The fact that iron meteorites are frequently magnetic is one of their outstanding characteristics. Although the magnetism is weak, it contains information about their origin.
This is why astronomers advise against using hand magnets to remove a meteorite’s magnetic history, which is a crucial piece of scientific data for separating meteorites from the surrounding rock.
Because they develop in the presence of a magnetic field, magnetic meteorites do exist. The meteorite has its own magnetism because the iron grains inside it are aligned with the earth’s magnetic field.
For instance, the magnetism of the Martian meteorite Black Beauty was derived from the robust magnetic field of young Mars.
While some meteorites should not have originated in a strong magnetic field, they are magnetic. Usually, the chemical makeup of iron meteorites—such as the proportion of nickel to iron—is used to classify them.
IVAs are one type that are recognized as being made up of pieces of smaller asteroids. IVA meteorites shouldn’t be magnetic as small asteroids don’t have powerful magnetic fields, but many of them are. A recent study demonstrates how that is feasible.
The so-called “rubble pile method” is the process through which small asteroids develop. Over time, little iron-rich rock fragments accumulate and grow into asteroids.
Small asteroids can’t have magnetic fields because they don’t have enough liquid iron to produce a dynamo effect, which is required for a body to have a strong magnetic field. But can they?
Over time, asteroids are also vulnerable to collisions. These impacts cause bits to break off and create the meteorites that we encounter on Earth. However, the authors demonstrate that impacts can cause an asteroid to develop a magnetic dynamo.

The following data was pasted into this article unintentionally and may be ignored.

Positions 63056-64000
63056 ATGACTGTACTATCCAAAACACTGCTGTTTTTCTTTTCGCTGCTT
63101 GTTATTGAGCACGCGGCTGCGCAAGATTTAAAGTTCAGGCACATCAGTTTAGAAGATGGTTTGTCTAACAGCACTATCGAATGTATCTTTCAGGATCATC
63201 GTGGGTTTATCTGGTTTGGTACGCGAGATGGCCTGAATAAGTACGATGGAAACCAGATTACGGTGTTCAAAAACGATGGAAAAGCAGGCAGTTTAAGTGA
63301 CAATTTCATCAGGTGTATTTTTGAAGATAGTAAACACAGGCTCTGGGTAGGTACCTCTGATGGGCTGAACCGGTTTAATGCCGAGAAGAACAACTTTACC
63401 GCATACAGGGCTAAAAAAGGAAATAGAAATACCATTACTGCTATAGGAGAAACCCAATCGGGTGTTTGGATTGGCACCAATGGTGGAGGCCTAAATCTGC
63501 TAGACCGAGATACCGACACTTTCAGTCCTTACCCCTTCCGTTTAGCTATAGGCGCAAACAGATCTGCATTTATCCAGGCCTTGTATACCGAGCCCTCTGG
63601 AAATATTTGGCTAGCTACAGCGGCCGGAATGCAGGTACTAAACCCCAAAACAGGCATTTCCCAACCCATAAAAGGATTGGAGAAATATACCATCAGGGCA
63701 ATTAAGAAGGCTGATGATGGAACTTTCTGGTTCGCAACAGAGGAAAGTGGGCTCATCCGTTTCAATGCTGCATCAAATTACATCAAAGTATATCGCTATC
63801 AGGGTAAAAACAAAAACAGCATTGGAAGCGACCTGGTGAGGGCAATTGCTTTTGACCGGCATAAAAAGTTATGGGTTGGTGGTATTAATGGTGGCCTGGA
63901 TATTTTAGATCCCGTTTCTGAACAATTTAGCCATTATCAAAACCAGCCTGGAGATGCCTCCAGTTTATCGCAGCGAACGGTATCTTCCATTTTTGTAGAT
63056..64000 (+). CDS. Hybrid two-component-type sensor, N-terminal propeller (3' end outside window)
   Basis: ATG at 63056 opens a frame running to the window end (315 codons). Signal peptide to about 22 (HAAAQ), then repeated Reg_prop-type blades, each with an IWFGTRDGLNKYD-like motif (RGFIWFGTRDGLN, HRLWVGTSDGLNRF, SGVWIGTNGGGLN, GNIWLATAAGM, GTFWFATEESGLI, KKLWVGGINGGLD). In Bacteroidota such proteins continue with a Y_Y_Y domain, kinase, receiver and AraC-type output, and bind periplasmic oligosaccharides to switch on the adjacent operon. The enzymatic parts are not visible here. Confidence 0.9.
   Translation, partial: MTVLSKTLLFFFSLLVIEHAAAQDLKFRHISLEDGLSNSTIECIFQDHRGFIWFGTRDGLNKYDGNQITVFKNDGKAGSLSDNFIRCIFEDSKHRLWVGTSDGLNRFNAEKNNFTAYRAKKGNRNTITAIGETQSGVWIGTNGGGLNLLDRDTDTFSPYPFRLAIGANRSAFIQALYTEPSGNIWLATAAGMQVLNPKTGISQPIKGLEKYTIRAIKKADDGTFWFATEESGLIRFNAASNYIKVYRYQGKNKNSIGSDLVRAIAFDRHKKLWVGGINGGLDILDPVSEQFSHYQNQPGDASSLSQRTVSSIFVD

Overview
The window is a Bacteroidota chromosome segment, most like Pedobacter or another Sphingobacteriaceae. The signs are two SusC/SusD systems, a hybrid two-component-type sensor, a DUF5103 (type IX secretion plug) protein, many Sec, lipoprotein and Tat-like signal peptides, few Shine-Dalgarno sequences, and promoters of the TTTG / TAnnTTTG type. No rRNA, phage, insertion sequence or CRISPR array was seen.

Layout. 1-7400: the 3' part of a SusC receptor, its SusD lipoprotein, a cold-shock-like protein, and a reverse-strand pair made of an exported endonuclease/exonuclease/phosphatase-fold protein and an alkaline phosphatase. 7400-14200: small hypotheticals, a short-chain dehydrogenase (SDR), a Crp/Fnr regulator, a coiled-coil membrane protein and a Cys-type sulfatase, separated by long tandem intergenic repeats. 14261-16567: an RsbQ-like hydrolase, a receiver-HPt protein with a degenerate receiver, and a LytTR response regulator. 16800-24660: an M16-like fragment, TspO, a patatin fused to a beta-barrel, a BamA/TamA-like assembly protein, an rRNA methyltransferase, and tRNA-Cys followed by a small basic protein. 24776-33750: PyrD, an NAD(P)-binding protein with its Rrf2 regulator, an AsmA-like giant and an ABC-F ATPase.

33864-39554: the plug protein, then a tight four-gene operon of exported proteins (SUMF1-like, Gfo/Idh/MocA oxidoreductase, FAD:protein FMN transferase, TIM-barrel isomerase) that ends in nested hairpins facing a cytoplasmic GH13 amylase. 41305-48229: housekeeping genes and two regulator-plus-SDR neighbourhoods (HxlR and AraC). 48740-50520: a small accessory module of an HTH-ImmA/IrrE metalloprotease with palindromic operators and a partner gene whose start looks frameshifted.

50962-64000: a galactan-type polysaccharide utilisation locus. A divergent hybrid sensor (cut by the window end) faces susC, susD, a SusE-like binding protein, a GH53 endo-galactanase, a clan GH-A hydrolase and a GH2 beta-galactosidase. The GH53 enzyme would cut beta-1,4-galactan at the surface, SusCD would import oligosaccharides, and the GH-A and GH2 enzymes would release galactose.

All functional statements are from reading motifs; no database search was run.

A series of events may happen if a colliding body is large enough to melt a layer of material close to the surface but not huge enough to break the asteroid.
The core is heated when a molten layer surrounds a cold rubble core. Convection is created by the churning of the strata caused by lighter components evaporating from the core and moving toward the surface.
Iron convection creates a magnetic field that leaves its mark on some of the asteroid. After a second collision, magnetic pieces are produced, some of which reach Earth.
Thus, the magnetism of IVA meteorites was stirred up by later collisions rather than being created when their parent asteroid was first formed.
With this knowledge, scientists can better comprehend the evolution of our solar system and how planetary drift may have led to an increase in the frequency of asteroid crashes.
Yet another excuse not to use hand magnets when searching for meteorites. A meteorite’s discovery itself might also obliterate the records of its encounters.